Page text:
The incident that we read of in the passage from the Book of Genesis today is called "cutting a covenant." Implied in the action of slicing the animals into two pieces and then walking between them is the assertion that the same thing should happen to the party who fails to keep his or her end of the bargain. While the notion is barbaric, to say the least, it does emphasize the serious nature of the covenant. Wouldn't you think twice before breaking such an agreement?
This isn't the first covenant God made with the human family. The first was made with Noah, the story of whom immediately precedes the chapters which introduce us to Abram of Ur of the Chaldees. That covenant was universal in nature, extending to the entire created universe. God made a promise never to threaten the universe with complete destruction again. Not only does that covenant cover the human family, it reaches out and includes all of creation.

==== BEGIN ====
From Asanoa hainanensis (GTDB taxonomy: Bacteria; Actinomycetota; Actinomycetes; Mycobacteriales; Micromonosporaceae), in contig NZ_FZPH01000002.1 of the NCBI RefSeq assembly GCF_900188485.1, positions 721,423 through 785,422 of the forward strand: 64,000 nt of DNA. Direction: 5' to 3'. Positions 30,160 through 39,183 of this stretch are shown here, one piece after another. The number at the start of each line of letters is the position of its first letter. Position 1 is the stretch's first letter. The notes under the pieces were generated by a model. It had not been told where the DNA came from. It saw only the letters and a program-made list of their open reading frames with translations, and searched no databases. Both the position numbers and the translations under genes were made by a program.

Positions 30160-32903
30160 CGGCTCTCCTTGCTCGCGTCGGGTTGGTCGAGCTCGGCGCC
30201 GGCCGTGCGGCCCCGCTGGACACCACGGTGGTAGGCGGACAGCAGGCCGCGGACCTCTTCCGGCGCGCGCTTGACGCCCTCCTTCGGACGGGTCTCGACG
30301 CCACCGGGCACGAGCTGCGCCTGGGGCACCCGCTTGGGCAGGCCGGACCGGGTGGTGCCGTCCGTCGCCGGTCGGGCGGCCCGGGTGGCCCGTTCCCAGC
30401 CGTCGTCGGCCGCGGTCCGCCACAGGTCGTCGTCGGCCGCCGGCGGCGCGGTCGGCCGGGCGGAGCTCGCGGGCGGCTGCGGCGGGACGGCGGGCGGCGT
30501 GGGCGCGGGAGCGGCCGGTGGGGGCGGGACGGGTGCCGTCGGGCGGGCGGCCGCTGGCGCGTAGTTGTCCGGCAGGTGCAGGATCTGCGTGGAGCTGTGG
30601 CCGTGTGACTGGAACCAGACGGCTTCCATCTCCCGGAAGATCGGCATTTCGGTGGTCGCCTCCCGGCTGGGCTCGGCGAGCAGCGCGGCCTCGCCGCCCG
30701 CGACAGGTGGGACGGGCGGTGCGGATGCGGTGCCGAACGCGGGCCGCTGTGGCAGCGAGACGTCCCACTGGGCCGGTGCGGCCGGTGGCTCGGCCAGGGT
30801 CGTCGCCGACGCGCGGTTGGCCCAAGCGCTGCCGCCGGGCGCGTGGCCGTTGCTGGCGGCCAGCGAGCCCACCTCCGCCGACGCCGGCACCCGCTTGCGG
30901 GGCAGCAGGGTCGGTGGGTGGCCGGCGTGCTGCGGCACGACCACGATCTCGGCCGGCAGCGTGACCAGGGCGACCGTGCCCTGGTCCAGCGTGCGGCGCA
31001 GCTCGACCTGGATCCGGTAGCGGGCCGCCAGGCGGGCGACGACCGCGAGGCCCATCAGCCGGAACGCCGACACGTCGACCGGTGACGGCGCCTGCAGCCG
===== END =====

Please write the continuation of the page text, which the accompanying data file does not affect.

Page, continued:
The covenant the God made with Abram is far more personal. It involves providing Abraham with an heir. Nothing was more important to the men and women of that culture and that time of history. An heir guaranteed that Abram, or Abraham as he came to be known, would never be forgotten. God kept faith with the covenant. Today Jews, Christians, and Muslims all remember Abraham and regard him as the father of their respective faiths.
Of course, the question that sits unanswered is our end of the bargain. Have we kept the agreement? The question is rhetorical and requires no answer. Everyone knows and admits that we have failed God time and time again. The children of Abraham, be they Jewish, Christian, or Muslim, are all children of God. We are all equal in God's eyes. We are all the beneficiaries of God's boundless and unconditional love. Obviously, we have failed to live up to the concept of being created in that image and in that likeness. Yet God continues to renew the covenant that was made with Abraham each and every day and will continue to do so until Jesus returns.